Schulz doesn’t mention Heidegger in all this, but he’s very much relevant to the issue; in fact, one of the biggest questions of his philosophy is: Who are we? Not in a biological or cellular or neurological sense, but what does it mean to be a person? What is it like? Not surprisingly, his answer is very different from Descartes minds stuck inside heads doubting whether the world is real (Heidegger calls the so-called “problem of the external world” the “scandal of philosophy.”)
Humans, Heidegger says, are not primarily characterized by thinking; we’re already in the world, we already understand at a basic level what we are and what we can do, and we just do it. We don’t interact with the world primarily as a theoretical matter of geometrical space or measured time, but rather it “lights up” for us when it becomes involved in our purposes: places are closer or farther away, and periods of time seem longer and shorter, based on a massively complex understanding we have of our “world” and where we are going in the future. The most we can say that we “are” is something like a “site,” a place where all of this comes together in time. Most importantly, almost all of the things we understand about ourselves, everything that “matters” to us, comes toward us from outside, not inside.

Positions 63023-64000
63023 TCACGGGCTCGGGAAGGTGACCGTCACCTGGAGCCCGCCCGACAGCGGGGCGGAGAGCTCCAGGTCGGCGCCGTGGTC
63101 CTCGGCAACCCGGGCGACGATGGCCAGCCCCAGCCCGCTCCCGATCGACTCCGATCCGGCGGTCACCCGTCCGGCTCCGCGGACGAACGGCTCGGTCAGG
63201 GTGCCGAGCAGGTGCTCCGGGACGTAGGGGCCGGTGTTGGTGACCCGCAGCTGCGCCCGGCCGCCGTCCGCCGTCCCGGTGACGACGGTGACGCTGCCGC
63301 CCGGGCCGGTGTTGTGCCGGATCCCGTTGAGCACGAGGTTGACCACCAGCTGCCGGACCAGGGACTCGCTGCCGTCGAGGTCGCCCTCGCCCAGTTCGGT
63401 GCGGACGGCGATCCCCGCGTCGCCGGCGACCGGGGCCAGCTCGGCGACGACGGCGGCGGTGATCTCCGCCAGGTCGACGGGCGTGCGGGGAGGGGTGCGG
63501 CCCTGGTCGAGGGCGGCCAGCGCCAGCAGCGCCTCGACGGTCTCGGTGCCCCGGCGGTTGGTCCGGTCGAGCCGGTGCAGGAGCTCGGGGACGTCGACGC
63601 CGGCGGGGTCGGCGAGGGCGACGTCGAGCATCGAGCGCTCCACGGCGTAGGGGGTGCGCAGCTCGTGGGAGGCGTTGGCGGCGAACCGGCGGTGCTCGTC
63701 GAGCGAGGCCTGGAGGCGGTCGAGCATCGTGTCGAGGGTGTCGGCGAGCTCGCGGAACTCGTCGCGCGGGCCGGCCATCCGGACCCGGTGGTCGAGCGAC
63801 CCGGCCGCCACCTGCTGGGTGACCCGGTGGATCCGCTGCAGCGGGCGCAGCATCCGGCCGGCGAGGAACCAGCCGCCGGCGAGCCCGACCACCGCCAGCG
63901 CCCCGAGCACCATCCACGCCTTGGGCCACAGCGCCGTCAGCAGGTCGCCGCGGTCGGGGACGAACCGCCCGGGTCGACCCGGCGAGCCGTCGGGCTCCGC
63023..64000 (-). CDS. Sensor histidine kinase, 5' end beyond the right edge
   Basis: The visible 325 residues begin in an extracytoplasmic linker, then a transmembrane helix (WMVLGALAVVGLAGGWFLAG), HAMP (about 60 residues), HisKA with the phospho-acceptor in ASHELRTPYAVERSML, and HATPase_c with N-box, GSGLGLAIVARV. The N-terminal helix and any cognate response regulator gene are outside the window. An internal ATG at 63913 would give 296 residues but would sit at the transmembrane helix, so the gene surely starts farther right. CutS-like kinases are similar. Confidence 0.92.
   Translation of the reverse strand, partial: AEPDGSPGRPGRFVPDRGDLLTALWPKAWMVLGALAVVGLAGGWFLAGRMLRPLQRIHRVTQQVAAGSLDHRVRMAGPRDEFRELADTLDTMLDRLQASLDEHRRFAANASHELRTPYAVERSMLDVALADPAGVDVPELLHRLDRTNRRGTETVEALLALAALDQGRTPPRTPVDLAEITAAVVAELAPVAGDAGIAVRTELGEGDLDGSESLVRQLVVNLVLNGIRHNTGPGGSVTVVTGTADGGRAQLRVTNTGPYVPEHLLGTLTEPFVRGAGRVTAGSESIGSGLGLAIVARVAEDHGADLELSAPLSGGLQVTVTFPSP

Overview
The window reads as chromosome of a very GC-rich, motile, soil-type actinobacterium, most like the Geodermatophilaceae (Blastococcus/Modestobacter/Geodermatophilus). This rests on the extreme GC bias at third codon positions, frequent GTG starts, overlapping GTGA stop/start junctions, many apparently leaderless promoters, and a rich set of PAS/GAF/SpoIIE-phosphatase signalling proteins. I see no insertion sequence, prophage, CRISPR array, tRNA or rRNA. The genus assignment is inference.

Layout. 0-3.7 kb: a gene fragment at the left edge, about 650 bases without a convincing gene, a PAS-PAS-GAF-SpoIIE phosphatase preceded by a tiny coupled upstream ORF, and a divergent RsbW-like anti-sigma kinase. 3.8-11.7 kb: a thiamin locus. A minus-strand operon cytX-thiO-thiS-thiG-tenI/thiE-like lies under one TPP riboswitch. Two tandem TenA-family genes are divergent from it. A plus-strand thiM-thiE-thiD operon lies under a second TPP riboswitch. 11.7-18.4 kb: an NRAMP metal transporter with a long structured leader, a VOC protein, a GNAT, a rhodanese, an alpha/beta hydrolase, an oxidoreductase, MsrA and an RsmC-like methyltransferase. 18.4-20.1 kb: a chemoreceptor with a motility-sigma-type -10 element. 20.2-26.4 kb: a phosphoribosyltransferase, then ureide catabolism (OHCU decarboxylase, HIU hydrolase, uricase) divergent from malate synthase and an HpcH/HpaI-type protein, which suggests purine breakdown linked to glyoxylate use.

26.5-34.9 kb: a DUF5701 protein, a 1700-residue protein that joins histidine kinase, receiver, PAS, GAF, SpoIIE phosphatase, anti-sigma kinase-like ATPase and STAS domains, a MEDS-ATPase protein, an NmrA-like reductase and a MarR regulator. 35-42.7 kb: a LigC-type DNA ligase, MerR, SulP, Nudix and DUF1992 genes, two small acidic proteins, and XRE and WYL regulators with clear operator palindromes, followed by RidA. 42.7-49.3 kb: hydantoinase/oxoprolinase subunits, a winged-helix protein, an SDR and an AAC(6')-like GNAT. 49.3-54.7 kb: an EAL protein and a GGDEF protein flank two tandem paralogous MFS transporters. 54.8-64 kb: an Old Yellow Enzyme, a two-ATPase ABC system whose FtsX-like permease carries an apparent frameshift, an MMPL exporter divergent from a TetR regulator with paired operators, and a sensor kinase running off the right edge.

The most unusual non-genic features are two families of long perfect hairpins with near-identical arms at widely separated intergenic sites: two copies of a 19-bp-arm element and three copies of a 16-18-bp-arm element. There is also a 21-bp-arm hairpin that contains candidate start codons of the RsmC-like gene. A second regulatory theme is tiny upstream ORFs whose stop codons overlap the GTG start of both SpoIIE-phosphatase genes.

Heidegger’s is a philosophical account of human experience that leaves much to other sciences; neurology, for example, may explain certain amounts of our everyday behavior or problems we encounter like depression. Biology explains sicknesses and diseases and how to fix them. But it has a key relevance to what we are as “selves” or “minds,” basically that we go astray looking for ourselves inside, or “deep down.” What’s there is dramatically contingent on what acts upon it from outside: the other people, the society, the language, the natural world, and most of all the passage of time. The idea we have ourselves as an “I” is mostly a rough, utilitarian way of simplifying matters that leaves out our complex relations with (and constitution by) other people and the world.
Whether or not you or I agree exactly with Heidegger, I think the kind of thinking about the self Schulz sketches is much more in line with reality than any sort of rational-hypothetical-scientific approach. We can “help” ourselves, but we probably won’t know how or realize we’re doing it intentionally; it will have been entirely an accident, as irreducible to specific intentional methods after as it was before. That’s why Schulz’s advice is so good: try everything you can, sample profligately, be “promiscuous.” Beyond a broad outline, what you “are” is a black hole (sad version) or a beautiful mystery (happy version), one that changes in every moment. All you can do is try.